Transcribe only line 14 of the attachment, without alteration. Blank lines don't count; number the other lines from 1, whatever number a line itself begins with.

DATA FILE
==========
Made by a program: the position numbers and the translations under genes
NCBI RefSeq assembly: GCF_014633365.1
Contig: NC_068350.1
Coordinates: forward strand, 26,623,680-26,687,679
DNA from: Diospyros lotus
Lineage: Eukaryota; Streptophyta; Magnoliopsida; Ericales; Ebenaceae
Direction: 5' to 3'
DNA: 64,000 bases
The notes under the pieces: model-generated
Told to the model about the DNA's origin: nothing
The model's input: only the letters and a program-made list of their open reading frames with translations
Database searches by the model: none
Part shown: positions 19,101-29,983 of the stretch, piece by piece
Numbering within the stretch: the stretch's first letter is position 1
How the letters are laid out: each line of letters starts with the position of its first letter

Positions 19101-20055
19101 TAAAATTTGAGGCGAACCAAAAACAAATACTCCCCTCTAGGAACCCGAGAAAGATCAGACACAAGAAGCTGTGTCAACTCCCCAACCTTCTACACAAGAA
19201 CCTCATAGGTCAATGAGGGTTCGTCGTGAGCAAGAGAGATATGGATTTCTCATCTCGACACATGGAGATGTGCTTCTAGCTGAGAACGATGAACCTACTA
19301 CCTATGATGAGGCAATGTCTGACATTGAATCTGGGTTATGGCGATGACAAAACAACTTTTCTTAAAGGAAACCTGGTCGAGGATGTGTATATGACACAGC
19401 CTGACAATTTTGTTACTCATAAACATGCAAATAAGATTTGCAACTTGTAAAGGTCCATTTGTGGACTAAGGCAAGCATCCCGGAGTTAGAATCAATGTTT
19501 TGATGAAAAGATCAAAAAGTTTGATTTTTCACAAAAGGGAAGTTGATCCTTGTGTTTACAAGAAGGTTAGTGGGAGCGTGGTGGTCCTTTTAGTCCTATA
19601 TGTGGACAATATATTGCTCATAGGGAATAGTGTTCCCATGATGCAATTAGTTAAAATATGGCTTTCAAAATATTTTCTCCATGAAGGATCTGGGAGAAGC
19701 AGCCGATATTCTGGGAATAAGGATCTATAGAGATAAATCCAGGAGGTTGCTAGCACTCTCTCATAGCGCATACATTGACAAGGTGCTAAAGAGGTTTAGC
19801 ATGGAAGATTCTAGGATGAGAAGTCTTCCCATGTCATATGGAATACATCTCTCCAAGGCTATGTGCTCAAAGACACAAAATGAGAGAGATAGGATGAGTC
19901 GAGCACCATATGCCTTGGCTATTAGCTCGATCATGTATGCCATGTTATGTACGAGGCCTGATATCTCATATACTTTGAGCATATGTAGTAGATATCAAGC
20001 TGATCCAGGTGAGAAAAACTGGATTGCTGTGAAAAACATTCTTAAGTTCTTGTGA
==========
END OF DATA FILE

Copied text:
Numbering within the stretch: the stretch's first letter is position 1